In Phil Vischer’s fascinating Hutchmoot podcast, The Importance of Being Silly, he helpfully highlights the important distinction between not taking yourself too seriously (something I have a tendency to do) and not taking anything seriously. When we take nothing seriously we undermine our faith and ultimately rob life of meaning.
The transformation that is born of grace affects even our most intimate desires and relationships. In Ephesians 5, there are some things Paul urges the believers to take seriously. Verse 3 says, “But sexual immorality and all impurity or covetousness must not even be named among you, as is proper among saints.” When it comes to the whole area of sexual immorality, Paul’s instructions are pretty clear:
Don’t get involved.
Don’t allow it to become part of your conversation.
Don’t joke about it.
Don’t minimize the seriousness of it.
Don’t take it lightly.
These are not gentle, vague, take-them-or-leave-them suggestions. Neither are they harsh, judgmental pronouncements from an out of touch scholar. This is an exhortation from the heart of pastor who cares deeply about his readers and understands the damage they will cause to themselves and others if they are not intentional about pursuing holiness.
If we place a high value on others, desiring their best, then we cannot celebrate or even be comfortable with anything that damages or belittles them as image bearers of Christ.
If grace shapes the way we treat others, prompting us to love like Christ, submitting to one another out of reverence for Him (v. 21), then our closest relationships will also be transformed. From verse 25 onwards Paul begins to apply these same principles within marriage. The sad reality is that, all too often, the people we love most get the worst parts of us. When everyday life has chewed up our grace and feasted on the bones, we offer our families the unfiltered ravages of our old self. I know this because I do it all the time. According to Paul, that’s not the work of the gospel. In a culture where women were often treated as little more than slaves and men had freedom to indulge themselves elsewhere with no apparent consequence, Paul’s instructions for marriage were revolutionary in their beauty. Today, in a world where my rights, my feelings, and my happiness trump everything else, they are no less startling.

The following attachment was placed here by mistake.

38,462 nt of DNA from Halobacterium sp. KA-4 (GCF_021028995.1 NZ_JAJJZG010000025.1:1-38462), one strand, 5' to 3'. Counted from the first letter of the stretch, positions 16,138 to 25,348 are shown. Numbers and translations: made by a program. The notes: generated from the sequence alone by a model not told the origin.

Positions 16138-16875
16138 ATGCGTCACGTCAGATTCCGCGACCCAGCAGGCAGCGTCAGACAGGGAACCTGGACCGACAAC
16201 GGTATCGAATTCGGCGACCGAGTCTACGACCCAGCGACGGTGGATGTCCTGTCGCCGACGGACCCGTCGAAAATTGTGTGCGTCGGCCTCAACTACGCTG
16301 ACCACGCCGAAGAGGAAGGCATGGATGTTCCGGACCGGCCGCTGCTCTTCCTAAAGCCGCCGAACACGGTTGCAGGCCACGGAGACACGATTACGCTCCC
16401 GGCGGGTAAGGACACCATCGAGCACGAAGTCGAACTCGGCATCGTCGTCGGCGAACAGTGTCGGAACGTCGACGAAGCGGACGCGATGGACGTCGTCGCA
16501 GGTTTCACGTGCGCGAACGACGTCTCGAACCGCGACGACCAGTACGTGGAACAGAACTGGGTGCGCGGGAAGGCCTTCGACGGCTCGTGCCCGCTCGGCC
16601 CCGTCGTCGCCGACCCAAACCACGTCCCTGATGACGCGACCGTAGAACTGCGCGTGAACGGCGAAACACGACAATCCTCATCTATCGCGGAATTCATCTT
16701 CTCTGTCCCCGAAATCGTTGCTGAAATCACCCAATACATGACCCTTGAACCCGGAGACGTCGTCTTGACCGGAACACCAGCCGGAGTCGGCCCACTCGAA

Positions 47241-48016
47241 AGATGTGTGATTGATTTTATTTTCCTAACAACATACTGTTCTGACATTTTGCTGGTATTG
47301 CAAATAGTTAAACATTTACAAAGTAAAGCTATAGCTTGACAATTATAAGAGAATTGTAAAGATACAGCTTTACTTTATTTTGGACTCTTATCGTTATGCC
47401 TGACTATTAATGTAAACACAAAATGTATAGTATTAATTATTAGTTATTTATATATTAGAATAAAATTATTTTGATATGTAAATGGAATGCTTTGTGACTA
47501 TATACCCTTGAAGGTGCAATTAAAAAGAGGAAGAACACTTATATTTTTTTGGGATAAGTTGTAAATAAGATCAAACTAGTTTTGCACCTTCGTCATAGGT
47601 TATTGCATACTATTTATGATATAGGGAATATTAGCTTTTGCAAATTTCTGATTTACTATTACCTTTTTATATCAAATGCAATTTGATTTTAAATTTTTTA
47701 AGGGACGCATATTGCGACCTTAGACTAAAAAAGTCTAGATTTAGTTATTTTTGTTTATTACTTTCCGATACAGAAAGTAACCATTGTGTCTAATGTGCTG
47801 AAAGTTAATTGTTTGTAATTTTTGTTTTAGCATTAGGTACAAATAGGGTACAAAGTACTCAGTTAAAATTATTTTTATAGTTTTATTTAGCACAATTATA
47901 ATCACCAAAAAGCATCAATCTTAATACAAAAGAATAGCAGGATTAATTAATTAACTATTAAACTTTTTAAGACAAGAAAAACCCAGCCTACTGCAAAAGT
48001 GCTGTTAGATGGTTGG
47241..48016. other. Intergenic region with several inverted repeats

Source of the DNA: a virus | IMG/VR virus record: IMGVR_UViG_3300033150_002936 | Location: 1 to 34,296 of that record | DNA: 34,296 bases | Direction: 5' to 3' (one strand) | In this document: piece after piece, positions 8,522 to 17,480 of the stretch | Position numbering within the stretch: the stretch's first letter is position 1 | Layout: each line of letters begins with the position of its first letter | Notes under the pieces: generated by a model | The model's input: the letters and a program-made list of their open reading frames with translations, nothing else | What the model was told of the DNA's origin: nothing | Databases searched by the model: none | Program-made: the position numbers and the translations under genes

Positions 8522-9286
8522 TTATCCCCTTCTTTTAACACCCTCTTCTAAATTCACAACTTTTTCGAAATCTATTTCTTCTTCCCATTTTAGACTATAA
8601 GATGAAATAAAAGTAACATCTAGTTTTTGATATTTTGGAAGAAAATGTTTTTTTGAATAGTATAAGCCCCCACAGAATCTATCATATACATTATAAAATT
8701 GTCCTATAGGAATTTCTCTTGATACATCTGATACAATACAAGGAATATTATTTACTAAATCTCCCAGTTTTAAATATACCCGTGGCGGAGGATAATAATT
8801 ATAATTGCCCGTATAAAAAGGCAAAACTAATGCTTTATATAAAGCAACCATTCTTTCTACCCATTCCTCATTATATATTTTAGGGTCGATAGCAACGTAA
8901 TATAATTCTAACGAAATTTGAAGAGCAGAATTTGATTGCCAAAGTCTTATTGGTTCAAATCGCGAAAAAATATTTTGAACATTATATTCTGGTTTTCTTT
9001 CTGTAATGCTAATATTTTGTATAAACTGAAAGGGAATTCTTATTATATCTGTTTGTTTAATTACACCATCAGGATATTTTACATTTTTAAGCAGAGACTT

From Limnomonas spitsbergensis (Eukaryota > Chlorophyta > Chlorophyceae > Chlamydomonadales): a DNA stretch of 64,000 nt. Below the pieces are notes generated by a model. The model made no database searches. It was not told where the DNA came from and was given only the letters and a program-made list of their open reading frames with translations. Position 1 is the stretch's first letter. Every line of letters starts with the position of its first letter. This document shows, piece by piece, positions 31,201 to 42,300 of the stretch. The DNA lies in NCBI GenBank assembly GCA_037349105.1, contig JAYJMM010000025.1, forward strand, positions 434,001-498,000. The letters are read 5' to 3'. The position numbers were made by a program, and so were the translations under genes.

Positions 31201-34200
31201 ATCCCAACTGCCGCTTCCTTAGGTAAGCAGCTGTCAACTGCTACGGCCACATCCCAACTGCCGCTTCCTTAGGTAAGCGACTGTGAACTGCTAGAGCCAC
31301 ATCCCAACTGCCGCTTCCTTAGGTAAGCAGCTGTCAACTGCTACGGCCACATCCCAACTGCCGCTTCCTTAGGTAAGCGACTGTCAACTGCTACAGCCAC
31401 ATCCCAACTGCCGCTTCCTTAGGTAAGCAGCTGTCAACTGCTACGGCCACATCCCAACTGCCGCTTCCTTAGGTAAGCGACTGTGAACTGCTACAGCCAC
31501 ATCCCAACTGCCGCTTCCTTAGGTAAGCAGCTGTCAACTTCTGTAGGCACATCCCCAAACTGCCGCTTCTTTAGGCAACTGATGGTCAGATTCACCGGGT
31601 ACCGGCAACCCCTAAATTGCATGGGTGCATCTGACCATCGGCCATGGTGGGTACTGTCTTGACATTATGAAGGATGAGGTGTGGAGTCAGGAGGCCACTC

If we place a high value on others, desiring their best, then we cannot celebrate or even be comfortable with anything that damages or belittles them as image bearers of Christ.Heidi Johnston
For a long time I found these verses difficult. Read in isolation, in a different time and culture, it’s so easy to get caught up in debate about the finer details. When we focus only on the specific practical outworking of this we miss the beauty of what Paul was saying. Expanding the two becoming one image we find in Genesis 2, Paul highlights the change of posture necessary from both partners if marriage is to become the shared adventure God always intended it to be. In God’s kingdom marriage is less about what you can do for me and more about how I can serve you. In some mysterious way, human love becomes a picture of the relationship between Christ and the Church.
It’s not difficult to see how this intentional, voluntary giving of yourself for the good of the one you love would lead to a relationship of mutual respect and deep affection. When the calling and gifts of each spouse are encouraged and supported by the other, each desiring that the other grows more deeply in love with Christ, you end up with a picture of marriage worth fighting for.
In all their relationships, as the believers learn to live as part of a new Kingdom, Paul encourages them to address one another “in psalms and hymns and spiritual songs, singing and making melody to the Lord with your hearts” (v. 19). I’ve always found that to be a strange instruction. On this reading, in the context of the Rabbit Room, it took on a fresh beauty. Here, perhaps more than anywhere else, I have learned what it means to tell the Story back to one another, reminding each other in so many rich and beautiful ways of the grace that covers our failures and compels us to live like we belong to God.
Heidi Johnston is the author of Life in the Big Story and is currently the Rabbit Room’s only Irish contributor. She studied law at the University of Aberdeen in Scotland and now, amongst other things, teaches a class on “Poetic and Wisdom Literature of the Old Testament” at Belfast Bible College. Heidi is passionate about getting people to engage with the Bible and has a fascination with the book of Deuteronomy.